Canaccord Genuity on Wednesday cut its 2012 natural gas price forecast by 50 cents to $4.00/Mcf on the strength of gas-directed and oil well-related gains in the U.S. onshore.
The price reduction follows those by other analysts in recent days. Raymond James & Associates Inc. cut its price forecast to $4.00/Mcf from $4.25 “with bias to the downside” (see Daily GPI, Oct. 11). FBR Capital Markets reduced its outlook for 2011 to $4.28/Mcf from $4.38 and its 2012 outlook to $4.50/Mcf from $5.00 (see Daily GPI, Oct. 17).
“On the natural gas front, given the likelihood of only modest growth in demand, we believe the shale-driven uplift in gas well productivity compounded by elevated drilling activity and the gas contribution from increased U.S. oil development should leave the gas market meaningfully oversupplied,” said Canaccord’s John Gerdes. “Consequently, we anticipate a $4 average gas price in 2012.”
Gerdes, Cameron Horwitz and Ryan Oatman said their research indicates that gas-directed activity next year is expected to be lower by 75 rigs to average 800-850 rigs. They are maintaining a 2013 gas price expectation of $5.00/Mcf, but admitted that it may be an optimistic forecast.
The “gas rig count continues to exhibit astonishing resiliency,” said Gerdes and his colleagues. “The gas rig count is on pace to average 900 rigs this year, which is only 40 rigs less than last year’s average.” In 3Q2011 the gas rig count rose by 50 rigs, with about half of the additions in liquids-rich areas of the Eagle Ford Shale, they noted.
Almost every U.S. exploration and production company “suggests their gas development plans generate acceptable returns in a $4-5 gas price environment,” which means “the gas rig count is likely to remain stickier for longer.”
Since its assessment last summer, the Canaccord trio noted that the industry has experienced a “minor degradation” in rig/well productivity, which they attributed to classifying liquids-content Eagle Ford activity as gas well drilling. The minor decline, combined with lower-than-expected gas output in the Gulf of Mexico, indicates that domestic gas output “should increase 3.6 Bcf/d this year versus our prior expectation of 4.1 Bcf/d. This implies 0.3 Bcf/d average sequential monthly U.S. onshore production growth this year versus 0.5 Bcf/d per month on average in ’10.”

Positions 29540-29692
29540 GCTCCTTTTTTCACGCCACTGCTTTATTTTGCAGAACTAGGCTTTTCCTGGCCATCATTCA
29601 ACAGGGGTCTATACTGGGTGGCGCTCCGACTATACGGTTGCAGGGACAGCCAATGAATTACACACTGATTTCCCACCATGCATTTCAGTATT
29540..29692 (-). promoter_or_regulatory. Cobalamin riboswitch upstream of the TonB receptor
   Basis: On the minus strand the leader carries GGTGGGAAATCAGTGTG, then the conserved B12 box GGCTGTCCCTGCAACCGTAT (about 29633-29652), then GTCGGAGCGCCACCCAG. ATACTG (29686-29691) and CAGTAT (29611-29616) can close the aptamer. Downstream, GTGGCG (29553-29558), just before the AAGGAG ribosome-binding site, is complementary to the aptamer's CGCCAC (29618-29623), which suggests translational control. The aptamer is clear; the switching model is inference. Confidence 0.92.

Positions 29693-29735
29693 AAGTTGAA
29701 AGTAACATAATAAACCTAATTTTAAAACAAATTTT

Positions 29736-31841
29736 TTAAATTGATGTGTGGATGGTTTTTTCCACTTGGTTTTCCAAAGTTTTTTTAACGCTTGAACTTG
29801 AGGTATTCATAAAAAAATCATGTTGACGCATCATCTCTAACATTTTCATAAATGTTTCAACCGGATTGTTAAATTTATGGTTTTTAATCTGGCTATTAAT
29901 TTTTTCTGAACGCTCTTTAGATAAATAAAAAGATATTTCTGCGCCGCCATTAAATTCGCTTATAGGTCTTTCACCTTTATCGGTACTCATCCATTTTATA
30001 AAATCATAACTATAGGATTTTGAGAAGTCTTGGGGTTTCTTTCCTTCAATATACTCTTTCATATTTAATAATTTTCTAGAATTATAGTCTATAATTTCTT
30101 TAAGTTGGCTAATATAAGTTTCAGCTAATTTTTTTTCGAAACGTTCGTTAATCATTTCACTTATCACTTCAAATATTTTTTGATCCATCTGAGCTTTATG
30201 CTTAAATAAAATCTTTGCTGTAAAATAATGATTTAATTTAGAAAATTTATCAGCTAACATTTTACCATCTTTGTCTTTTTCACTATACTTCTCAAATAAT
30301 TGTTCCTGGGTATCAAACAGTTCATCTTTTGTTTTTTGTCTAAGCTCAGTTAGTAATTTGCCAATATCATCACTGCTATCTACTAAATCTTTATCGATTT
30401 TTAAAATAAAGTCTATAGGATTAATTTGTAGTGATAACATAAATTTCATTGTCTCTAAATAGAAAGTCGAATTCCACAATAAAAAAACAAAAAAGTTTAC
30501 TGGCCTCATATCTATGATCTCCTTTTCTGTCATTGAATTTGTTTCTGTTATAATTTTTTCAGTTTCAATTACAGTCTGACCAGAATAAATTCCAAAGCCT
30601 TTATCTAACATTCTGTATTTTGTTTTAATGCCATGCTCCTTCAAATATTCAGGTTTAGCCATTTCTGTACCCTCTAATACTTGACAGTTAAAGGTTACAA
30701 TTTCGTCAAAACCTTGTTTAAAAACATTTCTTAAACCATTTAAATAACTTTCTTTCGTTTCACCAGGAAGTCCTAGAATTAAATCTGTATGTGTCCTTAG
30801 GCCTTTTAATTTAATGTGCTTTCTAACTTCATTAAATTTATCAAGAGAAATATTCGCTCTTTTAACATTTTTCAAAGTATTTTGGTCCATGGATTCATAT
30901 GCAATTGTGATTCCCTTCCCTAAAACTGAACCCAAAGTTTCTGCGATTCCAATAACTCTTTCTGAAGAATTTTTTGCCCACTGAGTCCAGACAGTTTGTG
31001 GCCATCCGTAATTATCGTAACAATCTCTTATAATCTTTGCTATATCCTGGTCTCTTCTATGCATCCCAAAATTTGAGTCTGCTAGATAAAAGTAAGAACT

Blossoming domestic oil developments have “meaningfully” contributed to gas growth, said the analysts.
“Since diverging from historic norms in the fall of ’09, the oil rig count has more than tripled and now constitutes over half of U.S. drilling versus 20% in ’07-’09. In ’11, we expect the oil rig count to increase 350 rigs. In ’12, we anticipate the oil rig count increases a further 100 rigs and by 50 rigs per annum thereafter.”
Assuming gas comprises 15-20% of the output of an average oil well, “which seems reasonable given several major oil resource plays have at least a 20% gas composition (i.e., Barnett Combo, Bone Spring/Avalon, Eagle Ford), we expect the increase in U.S. oil development should contribute 2 Bcf/d of incremental gas supply by year-end ’11 and almost 4 Bcf/d by year-end ’12.”
Canaccord’s Marcus Talbert said the gas contribution from U.S. oil developments and the “shale-driven uplift” in gas well productivity, as well as incremental leasehold capture/joint venture drilling, will keep the domestic gas market oversupplied for “the next couple [of] years.”
U.S. oil drilling isn’t expected to slow its pace either.
“With no concerns related to the oversupply of domestic oil volumes in terms of the current demand context and leasehold capture issues present within many of dominant liquids-rich trends, we are expecting strong drilling and permitting activity to continue into 2012,” said Talbert. “Additionally, we estimate producers have hedged out 30%-plus of 2012 volumes and are increasingly seeking alternative sale points to circumvent the West Texas Intermediate/Brent spread. While the potential for further economic deterioration is a big concern, we remain confident that liquids-directed drilling will remain robust heading into 2012.”
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